A proposed idea in Northern Kentucky University’s history and geography department has upset some professors and students as they view it to be a threat to two minor programs that study minority groups.
Debra Meyers, assistant chair to the history and geography department, announced via email Sept. 8 that an ad hoc committee has been discussing the possibility of combining the Black Studies and the Women’s and Gender Studies minors to create a new major – Gender and Race Studies.
Opponents of the possible change say it undermines the importance of two separate areas of study; and in turn, would discourage students from pursuing those topics. They also feel as though the change is being forced on them by the department without their input, and some who are affected have inferred that the change includes underlying intentions.
However, proponents in favor of the possible new program say it will help diversify students and faculty, give students more marketability when they are entering the workplace and put NKU in line with other Kentucky universities.
Former Black Studies Director Michael Washington said via email that “[n]o attempt was made to collaborate with me on any aspect of Black Studies, only a decision was made to destroy it without the director’s input.” Washington said that he was removed as director in early August, before the academic year had begun.
According to Meyers, those involved in Women’s and Gender Studies are in support of the proposed changes. The Northerner attempted to reach Mary Bucklin, Women’s and Gender Studies director, but she was unavailable for comment at the time of publication.
The Northerner also attempted to contact Dannie Moore, African American Student Affairs director, but he declined comment until he could read the proposed changes.
Paul Tenkotte, chair of the history and geography department, said the Black Studies minor, in particular, has low attendance. Under an upcoming state-mandated program review, the minor would require changes, according to Tenkotte.
“We encourage people to do their debating; but if somebody says, ‘I have heard that you are getting rid of Black Studies,’ I’ll say, ‘that’s inaccurate information, please come and see me, lets sit down, lets set up a meeting, lets talk,’” Tenkotte said.
Tenkotte said the move to a major instead of two minors will give NKU an advantage over other local universities, and that NKU would “rather be the model than the whipping boy.”
Meyers added that the suggestion is still in the first stage and there are several steps before the proposed idea for the minor can be implemented, including gaining approval from the Deans’ Council.
In the course of these discussions, Washington was permanently removed as director of Black Studies, despite that the program had not yet been eliminated. Washington was excluded from the committee while other faculty discussed the prospective changes.
Washington said that the proposed changes were the consequence of years of struggle for the Black Studies program. He said that the proposed changes were evidence of the attempt to maintain the “status quo.”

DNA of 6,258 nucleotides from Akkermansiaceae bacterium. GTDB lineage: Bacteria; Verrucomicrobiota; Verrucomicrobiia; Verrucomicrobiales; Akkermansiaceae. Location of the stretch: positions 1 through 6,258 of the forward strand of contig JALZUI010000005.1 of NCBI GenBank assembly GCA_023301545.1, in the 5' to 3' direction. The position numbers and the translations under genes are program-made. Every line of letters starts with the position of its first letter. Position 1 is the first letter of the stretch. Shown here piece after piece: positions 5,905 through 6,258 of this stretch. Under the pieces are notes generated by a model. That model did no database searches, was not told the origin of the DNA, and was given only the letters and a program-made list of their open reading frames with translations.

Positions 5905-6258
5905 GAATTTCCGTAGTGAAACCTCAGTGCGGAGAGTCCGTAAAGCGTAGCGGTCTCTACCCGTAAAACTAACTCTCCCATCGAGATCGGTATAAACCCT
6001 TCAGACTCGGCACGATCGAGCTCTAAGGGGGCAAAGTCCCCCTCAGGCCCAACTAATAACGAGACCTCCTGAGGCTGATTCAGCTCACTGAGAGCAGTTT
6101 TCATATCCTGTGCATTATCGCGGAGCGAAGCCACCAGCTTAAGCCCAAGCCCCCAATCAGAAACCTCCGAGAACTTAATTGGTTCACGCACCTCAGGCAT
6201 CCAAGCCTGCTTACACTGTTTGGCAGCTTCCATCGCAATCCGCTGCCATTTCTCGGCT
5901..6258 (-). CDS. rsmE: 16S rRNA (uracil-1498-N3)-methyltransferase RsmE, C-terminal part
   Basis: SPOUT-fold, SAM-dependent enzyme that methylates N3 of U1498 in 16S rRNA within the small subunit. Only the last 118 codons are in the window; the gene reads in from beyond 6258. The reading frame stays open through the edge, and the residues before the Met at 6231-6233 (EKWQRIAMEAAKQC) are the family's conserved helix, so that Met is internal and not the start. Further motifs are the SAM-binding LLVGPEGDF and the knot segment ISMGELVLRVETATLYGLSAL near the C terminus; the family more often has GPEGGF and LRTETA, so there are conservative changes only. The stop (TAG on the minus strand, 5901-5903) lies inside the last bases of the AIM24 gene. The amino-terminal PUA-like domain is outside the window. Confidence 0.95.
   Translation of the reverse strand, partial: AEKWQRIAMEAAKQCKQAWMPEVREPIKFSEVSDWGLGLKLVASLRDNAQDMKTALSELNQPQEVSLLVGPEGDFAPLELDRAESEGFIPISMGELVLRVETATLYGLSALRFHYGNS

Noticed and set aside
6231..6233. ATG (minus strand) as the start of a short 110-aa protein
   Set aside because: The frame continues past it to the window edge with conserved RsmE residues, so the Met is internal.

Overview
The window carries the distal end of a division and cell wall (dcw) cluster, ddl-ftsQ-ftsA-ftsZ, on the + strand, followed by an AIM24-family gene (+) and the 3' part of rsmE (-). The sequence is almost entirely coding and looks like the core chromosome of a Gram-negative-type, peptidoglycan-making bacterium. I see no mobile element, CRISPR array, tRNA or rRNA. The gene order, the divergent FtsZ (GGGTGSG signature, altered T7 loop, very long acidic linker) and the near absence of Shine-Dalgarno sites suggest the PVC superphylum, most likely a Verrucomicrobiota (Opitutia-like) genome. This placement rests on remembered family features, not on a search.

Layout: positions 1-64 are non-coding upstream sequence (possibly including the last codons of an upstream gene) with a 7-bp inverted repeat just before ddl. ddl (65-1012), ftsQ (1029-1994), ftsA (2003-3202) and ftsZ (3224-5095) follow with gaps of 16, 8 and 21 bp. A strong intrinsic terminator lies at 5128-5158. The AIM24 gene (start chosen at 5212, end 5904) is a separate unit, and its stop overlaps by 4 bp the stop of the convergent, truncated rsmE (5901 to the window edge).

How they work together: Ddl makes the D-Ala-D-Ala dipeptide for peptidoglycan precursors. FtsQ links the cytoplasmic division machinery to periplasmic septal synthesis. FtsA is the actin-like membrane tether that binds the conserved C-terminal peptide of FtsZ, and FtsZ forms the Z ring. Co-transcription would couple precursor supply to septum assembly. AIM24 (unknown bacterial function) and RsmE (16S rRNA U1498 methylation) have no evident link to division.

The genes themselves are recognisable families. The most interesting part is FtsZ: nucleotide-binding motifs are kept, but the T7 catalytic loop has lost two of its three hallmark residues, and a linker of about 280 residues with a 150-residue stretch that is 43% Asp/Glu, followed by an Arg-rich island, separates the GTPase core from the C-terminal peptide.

Washington responded to the proposed changes and his removal from his position as program director by saying, “We had to fight for support every step of the way.”
“What they’re doing now is the retaliation, and my job is to retaliate the retaliation. My job is to respond in a way that brings about equity and fairness. My job is not to shrink away from racism,” Washington said.
When asked the reasoning for excluding Washington, Tenkotte said he was “not at liberty to discuss confidential personnel issues.”
“He still does have input he’s just not in charge of the committee and he’s no longer director of Black Studies, and I think that’s a healthy thing,” Tenkotte said. “He’s been director of Black Studies since 1987. I really know of no other institution where anyone would be director of anything for almost 24 years. A change in leadership is always a good thing.”
Tenkotte said the changes are in the interest of the program, not individuals.
“So this really isn’t about any one individual,” Tenkotte said. “This is about a larger program, what we think would be best for students, and faculty and staff, and the employers, and we welcome everybody’s suggestion.”
After learning of the proposed changes, student reaction was swift and filled with concern.
Senior integrative studies major Abagaile Bueschel said she feels “violated” by not being made more aware of the potential changes earlier.
Other students have expressed it is disconcerting to learn of the changes in this way and to be excluded from discussions involving their academic ventures.
“I’m very, very upset that this college that started as a liberal arts college is now turning into a business model,” said Sheryn Labate, a student in the history and geography department.
“I think this is bad for both parties involved,” history major Bradford Hogue said. “First, I think that women’s studies is significant enough that it deserves its own unit to be studied. I think that African American studies is significant enough that it deserves its own unit for study. Though they have some similar protests against dominance and oppression historically, it’s not a thing that you can just lump together and homogenize as though they were the same things.”
Tenkotte and Meyers said that student input is welcome; but the decisions, Tenkotte added, about potential curriculum changes ultimately need to be made by professionals.
“It’s not that we’re disregarding students’ opinions or thoughts about this,” Meyers said. “But again, it’s way too early to be worried about the nuts and bolts … this is just in its infancy.”